Ahmed al-Zend has sacked from his post as justice minister late on Sunday, to be replaced by his assistant Reda Shawkat, after Zend made remarks on television deemed offensive to Islam’s Prophet Mohamed.
Prime Minister Sherif Ismail appointed Shawkat as caretaker justice minister in response to uproar at comments made by Zend on satellite TV channel Sada al-Balad on Saturday.
Zend said he would jail any journalist who made false allegations against his family "even if it was the Prophet". He made the remark in defense of his litigation of a number of journalists who accused him of financial corruption.
Government critics and social media users instantly called for him to be fired and put on trial for blasphemy, while Al-Azhar, the Muslim World's top religious academic institution, issued a critical statement.
Abdallah Fathy, chairman of the Judges Club, said the club disapproves of the way that Zend was sacked from his ministerial post, although it would not be seeking to escalate the matter.
Fathy told Al-Masry Al-Youm that Zend had refused to resign over the matter, since that might suggest that he was guilty of deliberately insulting the Prophet Mohamed, an accusation that he denies.
“If you want to spare me the post, do it, but I am not quitting,” Zend told Cabinet officials, according to Fathy.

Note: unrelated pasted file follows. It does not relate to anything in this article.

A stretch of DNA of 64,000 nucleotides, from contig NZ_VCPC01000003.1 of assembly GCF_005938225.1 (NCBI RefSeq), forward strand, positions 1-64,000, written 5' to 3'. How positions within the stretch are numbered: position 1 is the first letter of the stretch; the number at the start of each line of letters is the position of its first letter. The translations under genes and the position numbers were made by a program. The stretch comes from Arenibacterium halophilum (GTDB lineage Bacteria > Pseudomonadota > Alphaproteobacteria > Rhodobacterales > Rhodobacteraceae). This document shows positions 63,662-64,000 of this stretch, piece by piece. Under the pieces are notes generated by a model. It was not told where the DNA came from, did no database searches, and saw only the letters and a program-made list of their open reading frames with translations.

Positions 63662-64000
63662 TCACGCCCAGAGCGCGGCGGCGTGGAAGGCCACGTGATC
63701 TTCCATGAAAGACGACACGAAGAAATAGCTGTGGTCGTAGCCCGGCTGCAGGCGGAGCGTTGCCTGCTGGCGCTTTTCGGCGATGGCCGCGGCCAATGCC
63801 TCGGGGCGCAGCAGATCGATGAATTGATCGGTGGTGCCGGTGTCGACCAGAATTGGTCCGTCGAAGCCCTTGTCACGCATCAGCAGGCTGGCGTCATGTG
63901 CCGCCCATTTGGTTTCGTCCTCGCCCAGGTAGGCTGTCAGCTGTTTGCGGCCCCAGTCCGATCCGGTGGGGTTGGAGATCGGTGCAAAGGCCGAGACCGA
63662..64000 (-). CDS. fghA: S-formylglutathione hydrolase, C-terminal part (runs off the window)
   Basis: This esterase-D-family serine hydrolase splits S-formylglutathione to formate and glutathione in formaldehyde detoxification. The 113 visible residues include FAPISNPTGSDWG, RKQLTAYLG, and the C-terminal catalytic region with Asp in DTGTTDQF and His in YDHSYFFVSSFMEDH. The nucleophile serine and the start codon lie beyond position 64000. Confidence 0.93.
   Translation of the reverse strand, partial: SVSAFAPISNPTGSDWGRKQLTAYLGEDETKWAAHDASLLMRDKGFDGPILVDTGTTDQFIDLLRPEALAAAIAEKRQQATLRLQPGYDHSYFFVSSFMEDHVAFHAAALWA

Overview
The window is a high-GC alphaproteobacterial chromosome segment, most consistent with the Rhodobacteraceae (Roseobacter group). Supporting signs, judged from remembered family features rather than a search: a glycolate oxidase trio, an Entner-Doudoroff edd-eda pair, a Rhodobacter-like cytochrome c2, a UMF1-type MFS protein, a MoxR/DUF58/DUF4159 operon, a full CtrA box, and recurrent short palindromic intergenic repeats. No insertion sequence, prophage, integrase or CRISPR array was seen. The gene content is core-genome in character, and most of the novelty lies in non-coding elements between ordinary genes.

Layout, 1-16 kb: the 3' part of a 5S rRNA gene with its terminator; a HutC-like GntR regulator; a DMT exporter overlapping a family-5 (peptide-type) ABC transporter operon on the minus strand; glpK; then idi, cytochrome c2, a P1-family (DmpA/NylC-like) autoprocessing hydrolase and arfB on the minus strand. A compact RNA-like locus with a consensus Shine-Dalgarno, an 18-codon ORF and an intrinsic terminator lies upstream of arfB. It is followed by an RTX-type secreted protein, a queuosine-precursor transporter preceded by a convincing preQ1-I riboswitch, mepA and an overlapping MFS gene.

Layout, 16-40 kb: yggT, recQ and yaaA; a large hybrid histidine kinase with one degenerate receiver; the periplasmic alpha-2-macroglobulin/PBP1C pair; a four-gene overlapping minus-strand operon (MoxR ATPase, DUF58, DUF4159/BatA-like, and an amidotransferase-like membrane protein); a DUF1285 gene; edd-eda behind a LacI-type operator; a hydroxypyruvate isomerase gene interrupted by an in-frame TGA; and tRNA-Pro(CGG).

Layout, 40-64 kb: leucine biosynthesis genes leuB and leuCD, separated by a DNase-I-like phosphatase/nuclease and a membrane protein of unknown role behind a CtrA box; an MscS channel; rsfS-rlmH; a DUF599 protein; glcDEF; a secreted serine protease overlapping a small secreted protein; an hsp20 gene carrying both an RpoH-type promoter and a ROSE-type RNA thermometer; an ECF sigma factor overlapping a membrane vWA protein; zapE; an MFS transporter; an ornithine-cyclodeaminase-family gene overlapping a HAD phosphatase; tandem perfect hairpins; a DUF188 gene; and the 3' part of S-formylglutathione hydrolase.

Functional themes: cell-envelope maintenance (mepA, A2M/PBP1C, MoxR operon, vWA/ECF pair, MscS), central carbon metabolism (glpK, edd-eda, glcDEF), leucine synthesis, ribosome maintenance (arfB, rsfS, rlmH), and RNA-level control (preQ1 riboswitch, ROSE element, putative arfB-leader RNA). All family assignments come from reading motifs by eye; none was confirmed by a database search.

“Zend refused to resign because he believed doing that would represent a confirmation of his insult to the Prophet,” said Fathy, highlighting Zend’s background as a graduate from al-Azhar.
Zend is a former chairman of the Judges Club.
Responding to the storm of criticism, Zend said on Twitter that his statement was “a slip of the tongue”. He also made a couple of phone calls to satellite TV channels stressing that he was “speaking metaphorically” and that he had “asked for God’s forgiveness for the mistake.”
Al-Azhar issued a statement on Sunday warning against "exposing the Prophet's dignfied stature to insults through public talk in the media, even unintentionally." The statement maintained that "everybody should understand that the Prophet represents the [Islamic] nation's honor and the source of its pride and glory."
The independent Committee to Defend Press Independence demanded that Zend be tried for “intimidating journalists” and “insulting the Prophet Mohamed.”
Edited translation from Al-Masry Al-Youm